9 More Days Until Halloween, 2013: WHITE OF THE EYE (1987)


I really am excited about today’s movie.  I own a full frame copy on video and I thought it was the only version of the movie available. I wasn’t aware it had been cleaned up and released on DVD in the original aspect ratio (if only in Europe).  This is really a cause for celebration.  I’ll be watching WHITE OF THE EYE this evening as soon as my pizza comes out of the oven and I finish my dinner.

(Of course I’m not going to eat during the film.  This is the kind of movie you don’t want to look away from, even for the time it takes to shove food in your mouth.  I don’t even want to blink.)

The director of WHITE OF THE EYE is fairly well known for his work with Nicholas Roeg on the classic rock and roll head trip film PERFORMANCE but, despite a revival of interest around the turn of this century, he has unfortunately never been given the credit he deserves for his later films (which were quite often shred to bits by the Hollywood factory).  Various myths concerning his life, occult interests, and eventual death by suicide have also clouded appreciations of his work. On the other hand, these same mythologies have continuously kept him in the public eye or, at least, on the “to watch” list of those seeking weird, challenging cinema.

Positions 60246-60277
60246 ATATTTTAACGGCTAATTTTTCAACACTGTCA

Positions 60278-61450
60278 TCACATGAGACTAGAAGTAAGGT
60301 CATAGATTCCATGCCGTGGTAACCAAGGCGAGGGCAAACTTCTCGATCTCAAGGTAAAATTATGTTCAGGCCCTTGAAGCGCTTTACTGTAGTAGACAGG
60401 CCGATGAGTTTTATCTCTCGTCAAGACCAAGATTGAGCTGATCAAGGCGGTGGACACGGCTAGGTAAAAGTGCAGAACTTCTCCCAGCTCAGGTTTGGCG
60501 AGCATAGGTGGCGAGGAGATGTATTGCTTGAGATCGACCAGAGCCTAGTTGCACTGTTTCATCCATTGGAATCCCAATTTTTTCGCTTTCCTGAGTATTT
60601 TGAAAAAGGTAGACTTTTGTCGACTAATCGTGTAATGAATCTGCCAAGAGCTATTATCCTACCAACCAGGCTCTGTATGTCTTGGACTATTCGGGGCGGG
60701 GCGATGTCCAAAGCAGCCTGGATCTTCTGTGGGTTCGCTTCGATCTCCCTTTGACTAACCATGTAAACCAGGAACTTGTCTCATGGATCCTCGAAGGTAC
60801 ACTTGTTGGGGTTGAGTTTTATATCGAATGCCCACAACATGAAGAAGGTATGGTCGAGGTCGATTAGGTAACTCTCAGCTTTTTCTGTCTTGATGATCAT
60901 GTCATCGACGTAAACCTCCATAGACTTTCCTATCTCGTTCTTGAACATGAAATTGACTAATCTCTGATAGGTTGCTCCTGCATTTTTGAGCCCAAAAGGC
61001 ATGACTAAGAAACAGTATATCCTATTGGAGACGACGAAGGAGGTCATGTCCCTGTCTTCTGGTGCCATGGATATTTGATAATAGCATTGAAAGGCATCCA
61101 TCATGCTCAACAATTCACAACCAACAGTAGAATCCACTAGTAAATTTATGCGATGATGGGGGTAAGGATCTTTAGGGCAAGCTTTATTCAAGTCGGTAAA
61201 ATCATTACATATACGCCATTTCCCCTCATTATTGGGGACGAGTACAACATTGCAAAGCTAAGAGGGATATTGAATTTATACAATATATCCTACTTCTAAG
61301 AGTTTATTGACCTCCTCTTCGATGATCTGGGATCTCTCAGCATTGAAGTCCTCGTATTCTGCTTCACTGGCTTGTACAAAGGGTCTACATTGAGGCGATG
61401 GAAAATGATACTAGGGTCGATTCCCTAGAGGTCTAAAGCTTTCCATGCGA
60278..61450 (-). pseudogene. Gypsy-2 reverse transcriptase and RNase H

It’s a shame his work has been marginalized as it is clear from his films that the visual experimentation and time bending, disoriented editing that made Nicholas Roeg famous were the result, at least in part, of Cammell’s collaboration.  Furthermore, the themes that made PERFORMANCE such a head trip – gender, power, sexuality, identity, death, the occult – seem to be worked out more faithfully, more obsessively, in Donald Cammell’s films than in any of Nicholas Roeg’s (however much I love Roeg’s early work).  Anyway, you can read about Cammell elsewhere on the net if you want to (and it’s interesting reading).

Back to the movie: WHITE OF THE EYE is both a perfectly realized slasher movie and an idiosyncratic, stylistically jaw dropping work of art.  You can watch it for the visual excitement alone, but you could also spend weeks working out the meaning (I’ll spare you here).  Sometimes Cammell’s intentions are overt, but they are more often hermetic and seductively complex.  Frankly, watching it feels like seeing a classic Dario Argento film made by a man who fully understands ALL of the psychological and philosophical implications of what he is doing.  There isn’t a piece of the puzzle that is missing in WHITE OF THE EYE.  The characters and narrative and style are realized with a holistic precision whereas, like a good Italian, Dario liked to pocket the logic in his magic tricks.  (I only make these comparisons because, of course, I’ll be showing more looney tunes Italian films tomorrow…)

Meanwhile, watch WHITE OF THE EYE in (oh my god oh my god) widescreen!


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